AAO image reference AAT 116. « Previous || Next »
Top left is NE. Image width is about 25 arc min
Image and text © 2000-2010, Australian Astronomical Observatory, photograph by David Malin.
This splendid cluster of galaxies in Hydra is framed by two nearby, cool stars in our own Milky Way. The brightest is about 5th magnitude, visible to the unaided eye only under a dark sky; the second brightest is below naked-eye visibility. In contrast the galaxies appear featureless in all but the largest telescopes. The bluish, elongated galaxy is an edge-on spiral, NGC 3312. It has been distorted by interactions with its neighbours. They in turn have been affected, and the brightest of the two adjacent yellow elliptical galaxies (NGC 3311) has an assymetrical envelope, perhaps as a result of this encounter. It's hard to tell who is jostling who in a crowded group of galaxies such as this.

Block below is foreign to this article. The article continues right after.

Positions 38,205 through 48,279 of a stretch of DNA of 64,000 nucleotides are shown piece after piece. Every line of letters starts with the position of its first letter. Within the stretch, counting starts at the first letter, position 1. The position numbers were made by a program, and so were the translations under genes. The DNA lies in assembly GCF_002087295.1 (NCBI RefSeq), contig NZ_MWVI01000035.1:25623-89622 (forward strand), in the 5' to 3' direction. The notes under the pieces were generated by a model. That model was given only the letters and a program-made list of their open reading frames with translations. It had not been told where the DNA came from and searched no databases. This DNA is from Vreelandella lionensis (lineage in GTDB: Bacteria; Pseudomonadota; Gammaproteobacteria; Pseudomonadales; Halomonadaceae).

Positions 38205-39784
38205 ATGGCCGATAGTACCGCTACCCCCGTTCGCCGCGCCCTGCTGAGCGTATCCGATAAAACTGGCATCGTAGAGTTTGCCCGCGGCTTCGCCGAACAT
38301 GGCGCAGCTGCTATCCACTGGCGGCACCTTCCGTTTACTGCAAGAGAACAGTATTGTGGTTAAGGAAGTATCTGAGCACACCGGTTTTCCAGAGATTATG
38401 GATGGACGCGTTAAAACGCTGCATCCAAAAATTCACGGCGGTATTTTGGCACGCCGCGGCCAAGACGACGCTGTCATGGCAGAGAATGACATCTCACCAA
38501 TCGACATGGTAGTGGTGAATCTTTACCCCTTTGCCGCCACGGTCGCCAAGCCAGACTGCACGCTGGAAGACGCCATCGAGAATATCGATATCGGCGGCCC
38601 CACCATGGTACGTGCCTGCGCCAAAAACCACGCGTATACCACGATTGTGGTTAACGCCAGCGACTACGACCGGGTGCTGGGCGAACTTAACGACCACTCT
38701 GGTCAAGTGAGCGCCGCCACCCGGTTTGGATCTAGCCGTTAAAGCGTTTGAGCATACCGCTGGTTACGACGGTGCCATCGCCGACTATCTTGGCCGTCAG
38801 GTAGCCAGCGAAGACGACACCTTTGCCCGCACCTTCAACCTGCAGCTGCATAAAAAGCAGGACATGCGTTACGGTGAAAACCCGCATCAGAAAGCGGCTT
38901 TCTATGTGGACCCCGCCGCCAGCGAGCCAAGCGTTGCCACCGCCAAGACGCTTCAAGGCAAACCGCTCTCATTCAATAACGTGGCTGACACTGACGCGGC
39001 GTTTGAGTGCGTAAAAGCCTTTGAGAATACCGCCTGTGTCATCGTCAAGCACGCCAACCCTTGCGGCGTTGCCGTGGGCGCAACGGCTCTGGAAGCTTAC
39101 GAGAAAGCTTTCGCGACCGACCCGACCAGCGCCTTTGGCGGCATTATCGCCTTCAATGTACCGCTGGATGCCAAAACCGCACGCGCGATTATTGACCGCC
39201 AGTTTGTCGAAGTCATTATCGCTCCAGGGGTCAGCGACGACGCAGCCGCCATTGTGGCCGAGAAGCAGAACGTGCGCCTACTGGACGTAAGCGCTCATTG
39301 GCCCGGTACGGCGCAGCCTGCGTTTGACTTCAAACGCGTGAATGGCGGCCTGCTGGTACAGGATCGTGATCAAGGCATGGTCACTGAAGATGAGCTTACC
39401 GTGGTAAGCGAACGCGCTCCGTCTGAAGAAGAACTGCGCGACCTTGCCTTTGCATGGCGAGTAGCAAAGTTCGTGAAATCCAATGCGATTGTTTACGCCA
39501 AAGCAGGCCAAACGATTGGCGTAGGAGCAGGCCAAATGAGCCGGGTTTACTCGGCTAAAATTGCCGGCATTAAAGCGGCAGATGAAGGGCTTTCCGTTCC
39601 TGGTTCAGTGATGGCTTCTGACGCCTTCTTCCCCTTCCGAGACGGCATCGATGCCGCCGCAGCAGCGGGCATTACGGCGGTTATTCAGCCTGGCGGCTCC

Among the most interesting galaxies in the group are two faint spirals (NGC 3314) that are by chance aligned along the line of sight. They are seen a little to the left of the fainter star and directly below the brighter. On a higher resolution AAT picture it is clear we are seeing one galaxy in front of another. These galaxies are even better seen in a beautiful HST image. Such chance alignments are rare and allow astronomers to study the contents of the foreground galaxy in great detail, thus addressing a controversial topic in astronomy: are galaxies transparent?
For details of photographic exposure, search technical table by AAT reference number.
| emission nebulae
| reflection nebulae
| dark nebulae
| planetary nebulae
| star clusters
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